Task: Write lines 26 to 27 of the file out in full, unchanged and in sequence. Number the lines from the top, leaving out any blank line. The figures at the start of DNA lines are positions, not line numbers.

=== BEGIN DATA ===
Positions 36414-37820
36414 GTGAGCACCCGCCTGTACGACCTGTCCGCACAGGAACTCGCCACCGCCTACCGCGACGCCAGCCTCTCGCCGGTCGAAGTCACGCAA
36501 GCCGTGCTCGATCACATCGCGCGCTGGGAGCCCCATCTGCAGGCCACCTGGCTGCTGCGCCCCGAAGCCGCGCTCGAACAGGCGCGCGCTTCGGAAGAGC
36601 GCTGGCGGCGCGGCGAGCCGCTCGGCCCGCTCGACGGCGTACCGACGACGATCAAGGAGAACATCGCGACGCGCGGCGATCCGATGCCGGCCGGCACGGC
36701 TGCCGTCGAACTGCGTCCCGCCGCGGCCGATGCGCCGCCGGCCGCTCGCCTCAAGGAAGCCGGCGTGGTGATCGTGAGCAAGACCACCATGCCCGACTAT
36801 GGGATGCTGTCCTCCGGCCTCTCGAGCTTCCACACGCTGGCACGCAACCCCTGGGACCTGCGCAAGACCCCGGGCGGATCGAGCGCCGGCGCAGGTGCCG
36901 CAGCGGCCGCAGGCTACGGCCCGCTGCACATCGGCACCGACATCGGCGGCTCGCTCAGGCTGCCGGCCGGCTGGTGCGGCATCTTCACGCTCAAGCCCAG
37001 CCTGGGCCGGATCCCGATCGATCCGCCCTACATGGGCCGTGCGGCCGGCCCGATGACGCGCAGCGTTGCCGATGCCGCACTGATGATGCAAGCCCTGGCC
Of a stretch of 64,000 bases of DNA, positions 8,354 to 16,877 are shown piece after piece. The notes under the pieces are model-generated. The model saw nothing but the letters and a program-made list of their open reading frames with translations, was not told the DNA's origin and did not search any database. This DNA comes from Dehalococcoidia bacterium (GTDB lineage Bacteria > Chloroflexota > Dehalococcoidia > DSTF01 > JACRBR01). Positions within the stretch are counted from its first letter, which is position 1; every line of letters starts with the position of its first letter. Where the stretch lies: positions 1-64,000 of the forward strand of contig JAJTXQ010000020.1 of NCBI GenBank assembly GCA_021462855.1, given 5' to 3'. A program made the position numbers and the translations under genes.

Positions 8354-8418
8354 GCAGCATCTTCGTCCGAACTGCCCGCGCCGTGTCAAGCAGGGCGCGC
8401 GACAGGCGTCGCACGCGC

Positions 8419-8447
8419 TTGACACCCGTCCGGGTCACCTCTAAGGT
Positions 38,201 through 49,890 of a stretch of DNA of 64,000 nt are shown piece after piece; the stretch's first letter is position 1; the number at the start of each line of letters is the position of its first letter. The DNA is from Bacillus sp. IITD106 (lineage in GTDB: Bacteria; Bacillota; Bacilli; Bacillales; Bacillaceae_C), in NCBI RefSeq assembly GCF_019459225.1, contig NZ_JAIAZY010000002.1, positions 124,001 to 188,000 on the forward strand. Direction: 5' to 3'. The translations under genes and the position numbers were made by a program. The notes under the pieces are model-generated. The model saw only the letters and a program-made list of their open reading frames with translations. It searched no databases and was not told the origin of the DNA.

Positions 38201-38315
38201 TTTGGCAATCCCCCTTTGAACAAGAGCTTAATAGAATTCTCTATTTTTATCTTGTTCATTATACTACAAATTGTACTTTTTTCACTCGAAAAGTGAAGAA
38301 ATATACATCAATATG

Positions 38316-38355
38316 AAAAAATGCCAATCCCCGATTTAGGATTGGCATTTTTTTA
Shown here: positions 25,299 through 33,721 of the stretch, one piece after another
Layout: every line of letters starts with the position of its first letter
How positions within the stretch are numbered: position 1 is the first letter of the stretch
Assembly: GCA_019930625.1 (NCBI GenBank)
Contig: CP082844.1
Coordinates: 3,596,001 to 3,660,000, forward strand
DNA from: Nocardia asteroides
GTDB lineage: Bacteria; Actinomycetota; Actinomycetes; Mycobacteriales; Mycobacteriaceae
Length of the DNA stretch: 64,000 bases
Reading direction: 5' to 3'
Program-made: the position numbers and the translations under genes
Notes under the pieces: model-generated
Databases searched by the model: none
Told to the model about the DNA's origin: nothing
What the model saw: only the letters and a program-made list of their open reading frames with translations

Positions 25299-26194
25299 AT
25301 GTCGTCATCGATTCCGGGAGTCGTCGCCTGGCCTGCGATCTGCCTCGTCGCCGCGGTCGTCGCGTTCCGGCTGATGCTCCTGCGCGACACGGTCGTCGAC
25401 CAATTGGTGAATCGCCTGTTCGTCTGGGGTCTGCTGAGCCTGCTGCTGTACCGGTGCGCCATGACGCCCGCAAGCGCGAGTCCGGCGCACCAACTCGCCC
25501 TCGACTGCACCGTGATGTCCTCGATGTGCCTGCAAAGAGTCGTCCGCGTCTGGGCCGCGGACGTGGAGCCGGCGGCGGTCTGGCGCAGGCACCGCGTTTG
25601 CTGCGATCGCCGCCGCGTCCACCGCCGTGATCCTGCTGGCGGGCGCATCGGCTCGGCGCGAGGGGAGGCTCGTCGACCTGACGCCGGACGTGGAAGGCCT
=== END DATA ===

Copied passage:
Coordinates: 3,596,001 to 3,660,000, forward strand
DNA from: Nocardia asteroides